Hello Everybody! Hope you all had a great holiday and your New Year is going well! I don’t know about you, but time just slipped away from me. I can’t believe it’s already the second week in January! I wonder if any of you made New Year’s resolutions? If so, how many have already been broken?
My resolution this year is to be better about composting. With that in mind, I thought it would be nice to share some tips with you about how to be a successful composter! Read on to learn more!
Composting is very easier and it’s the least expensive way you can benefit your survival garden. After all, most of the items you throw into your compost bin would probably just be thrown away. So, by making these “cast-offs” into a yummy treat for your survival garden, you’re practicing the 3 R’s—Reduce, Reuse, and Recycle!
The best compost is made up of four main ingredients: nitrogen, carbon, water, and air. Where do you get these ingredients? Simple:
- You can get nitrogen from your greener, wetter waste such as grass clippings, vegetable scraps, manure, and non-intrusive weeds.
- Carbon can be attained by mixing in your drier, brown waste such as leaves, straw, pine needles, and even small twigs.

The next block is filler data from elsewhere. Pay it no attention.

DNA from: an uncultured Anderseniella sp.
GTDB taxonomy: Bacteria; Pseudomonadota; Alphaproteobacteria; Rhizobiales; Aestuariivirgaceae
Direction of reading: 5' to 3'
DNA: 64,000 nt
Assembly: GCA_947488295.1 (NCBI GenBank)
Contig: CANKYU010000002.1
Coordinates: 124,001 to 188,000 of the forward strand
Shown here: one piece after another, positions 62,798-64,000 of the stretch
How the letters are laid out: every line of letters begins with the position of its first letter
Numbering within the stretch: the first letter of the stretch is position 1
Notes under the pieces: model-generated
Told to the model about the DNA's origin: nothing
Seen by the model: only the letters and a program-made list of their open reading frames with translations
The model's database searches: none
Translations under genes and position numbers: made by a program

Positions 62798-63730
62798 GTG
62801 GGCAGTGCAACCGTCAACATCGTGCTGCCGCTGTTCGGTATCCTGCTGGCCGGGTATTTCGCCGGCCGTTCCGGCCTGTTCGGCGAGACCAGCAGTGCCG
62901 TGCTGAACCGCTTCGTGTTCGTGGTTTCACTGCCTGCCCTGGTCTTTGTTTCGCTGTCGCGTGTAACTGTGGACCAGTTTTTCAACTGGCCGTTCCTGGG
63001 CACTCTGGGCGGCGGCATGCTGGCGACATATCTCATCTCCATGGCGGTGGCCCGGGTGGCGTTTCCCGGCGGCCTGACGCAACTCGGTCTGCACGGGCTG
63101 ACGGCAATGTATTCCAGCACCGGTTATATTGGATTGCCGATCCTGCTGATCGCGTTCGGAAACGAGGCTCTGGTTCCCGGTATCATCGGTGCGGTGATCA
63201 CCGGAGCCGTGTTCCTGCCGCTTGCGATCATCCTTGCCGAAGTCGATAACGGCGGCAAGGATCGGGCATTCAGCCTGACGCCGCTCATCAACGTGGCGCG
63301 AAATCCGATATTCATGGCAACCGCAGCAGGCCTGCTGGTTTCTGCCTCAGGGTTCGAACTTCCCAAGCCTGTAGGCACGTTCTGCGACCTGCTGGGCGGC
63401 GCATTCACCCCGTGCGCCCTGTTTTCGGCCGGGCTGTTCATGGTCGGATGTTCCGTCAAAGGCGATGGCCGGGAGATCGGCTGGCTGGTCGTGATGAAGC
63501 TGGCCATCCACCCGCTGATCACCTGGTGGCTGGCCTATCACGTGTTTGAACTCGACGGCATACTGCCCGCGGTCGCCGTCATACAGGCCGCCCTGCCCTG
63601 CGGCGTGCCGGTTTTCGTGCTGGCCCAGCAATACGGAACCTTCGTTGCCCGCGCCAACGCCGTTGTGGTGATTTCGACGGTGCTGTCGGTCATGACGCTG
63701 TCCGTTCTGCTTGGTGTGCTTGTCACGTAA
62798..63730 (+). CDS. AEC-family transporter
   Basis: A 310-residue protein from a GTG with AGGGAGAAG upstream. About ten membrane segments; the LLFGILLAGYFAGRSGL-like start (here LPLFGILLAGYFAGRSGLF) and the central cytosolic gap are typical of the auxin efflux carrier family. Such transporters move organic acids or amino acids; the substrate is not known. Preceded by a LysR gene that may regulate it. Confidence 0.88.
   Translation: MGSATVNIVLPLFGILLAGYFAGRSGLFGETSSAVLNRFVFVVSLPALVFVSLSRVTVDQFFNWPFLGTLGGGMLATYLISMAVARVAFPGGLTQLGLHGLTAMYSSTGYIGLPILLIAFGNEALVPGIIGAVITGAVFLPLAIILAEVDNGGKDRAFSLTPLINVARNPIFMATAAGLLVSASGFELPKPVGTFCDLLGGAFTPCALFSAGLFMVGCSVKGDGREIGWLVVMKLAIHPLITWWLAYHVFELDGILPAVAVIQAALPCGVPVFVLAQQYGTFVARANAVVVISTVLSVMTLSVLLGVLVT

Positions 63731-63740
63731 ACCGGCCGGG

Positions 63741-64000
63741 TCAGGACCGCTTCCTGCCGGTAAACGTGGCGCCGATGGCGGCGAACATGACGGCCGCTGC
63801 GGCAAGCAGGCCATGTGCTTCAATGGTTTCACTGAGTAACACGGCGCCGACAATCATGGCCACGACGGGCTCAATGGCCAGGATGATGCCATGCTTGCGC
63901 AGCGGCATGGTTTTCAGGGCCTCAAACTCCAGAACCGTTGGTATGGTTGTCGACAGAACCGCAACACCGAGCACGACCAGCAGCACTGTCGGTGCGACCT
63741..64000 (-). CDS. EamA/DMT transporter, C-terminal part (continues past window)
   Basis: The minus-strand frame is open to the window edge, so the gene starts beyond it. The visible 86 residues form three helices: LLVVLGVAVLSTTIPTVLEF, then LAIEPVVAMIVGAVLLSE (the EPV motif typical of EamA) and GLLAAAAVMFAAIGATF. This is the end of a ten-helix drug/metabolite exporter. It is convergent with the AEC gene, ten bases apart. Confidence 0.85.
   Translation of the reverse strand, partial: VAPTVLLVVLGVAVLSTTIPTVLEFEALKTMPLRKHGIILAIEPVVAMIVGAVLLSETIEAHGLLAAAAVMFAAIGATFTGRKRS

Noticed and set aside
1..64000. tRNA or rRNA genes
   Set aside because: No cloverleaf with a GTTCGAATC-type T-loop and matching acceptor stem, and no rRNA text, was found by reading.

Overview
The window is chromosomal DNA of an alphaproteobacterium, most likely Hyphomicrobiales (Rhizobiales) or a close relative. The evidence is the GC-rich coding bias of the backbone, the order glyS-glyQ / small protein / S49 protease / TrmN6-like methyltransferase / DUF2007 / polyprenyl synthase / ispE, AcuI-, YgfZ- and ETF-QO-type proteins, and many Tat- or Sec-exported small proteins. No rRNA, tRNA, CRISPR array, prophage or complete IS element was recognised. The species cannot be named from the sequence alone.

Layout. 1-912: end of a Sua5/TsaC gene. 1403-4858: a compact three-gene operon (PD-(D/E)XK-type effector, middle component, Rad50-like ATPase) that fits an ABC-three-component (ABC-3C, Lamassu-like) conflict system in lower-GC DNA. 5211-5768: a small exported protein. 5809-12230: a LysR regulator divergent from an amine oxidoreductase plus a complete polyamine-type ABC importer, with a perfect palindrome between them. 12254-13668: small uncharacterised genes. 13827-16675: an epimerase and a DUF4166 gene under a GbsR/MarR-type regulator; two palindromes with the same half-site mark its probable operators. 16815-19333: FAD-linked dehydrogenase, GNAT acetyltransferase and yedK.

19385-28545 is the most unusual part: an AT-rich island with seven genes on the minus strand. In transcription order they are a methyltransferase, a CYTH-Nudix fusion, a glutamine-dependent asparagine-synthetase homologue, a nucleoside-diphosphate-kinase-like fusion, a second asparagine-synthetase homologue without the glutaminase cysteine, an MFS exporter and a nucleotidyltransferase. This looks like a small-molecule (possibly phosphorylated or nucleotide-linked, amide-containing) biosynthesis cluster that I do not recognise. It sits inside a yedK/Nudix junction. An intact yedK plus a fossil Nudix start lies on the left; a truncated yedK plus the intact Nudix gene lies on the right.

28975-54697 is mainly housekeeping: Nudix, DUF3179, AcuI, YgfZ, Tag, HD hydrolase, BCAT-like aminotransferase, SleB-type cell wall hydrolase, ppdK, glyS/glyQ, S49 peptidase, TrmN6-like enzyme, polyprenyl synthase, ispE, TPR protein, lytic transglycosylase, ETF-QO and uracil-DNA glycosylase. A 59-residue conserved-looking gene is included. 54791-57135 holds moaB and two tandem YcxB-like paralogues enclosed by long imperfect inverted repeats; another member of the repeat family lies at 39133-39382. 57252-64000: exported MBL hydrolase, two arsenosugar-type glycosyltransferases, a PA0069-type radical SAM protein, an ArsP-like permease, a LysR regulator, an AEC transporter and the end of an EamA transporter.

- Water, well, we all know where to get water.
- Air is “mixed” into your compost by being a diligent “turner-overer”!
Now, when starting your compost pile, you want to mix equal parts nitrogen to equal parts carbon. You can either mix everything together or layer it—one layer of nitrogen, then one layer of carbon, and so on.
Water is important because all of the tiny microorganisms in the waste like to be moist. These organisms are the ones doing the real work. They break down all of this waste into a beneficial food your plants can use, so you want them to be happy. Once every few days you’ll want to water your pile, making sure to insert your hose into different spots in the pile to attain even watering. Just watering the top of your pile is pointless!
And air? How do you get air into your pile? Easy! Using a shovel or pitchfork, till your compost pile every few days. And on the days you don’t till, use a stick to poke holes in the pile so that air can get in. Good aeration is important and will help speed up the decomposition process.
The important thing to remember is that you can’t really mess up compost. Anything is better than nothing! Depending on what you’re growing in your garden, you can adjust your ingredients (more nitrogen, less carbon, and vice versa). Before you know it, you’ll be an expert composter and your survival garden will be very happy with you!
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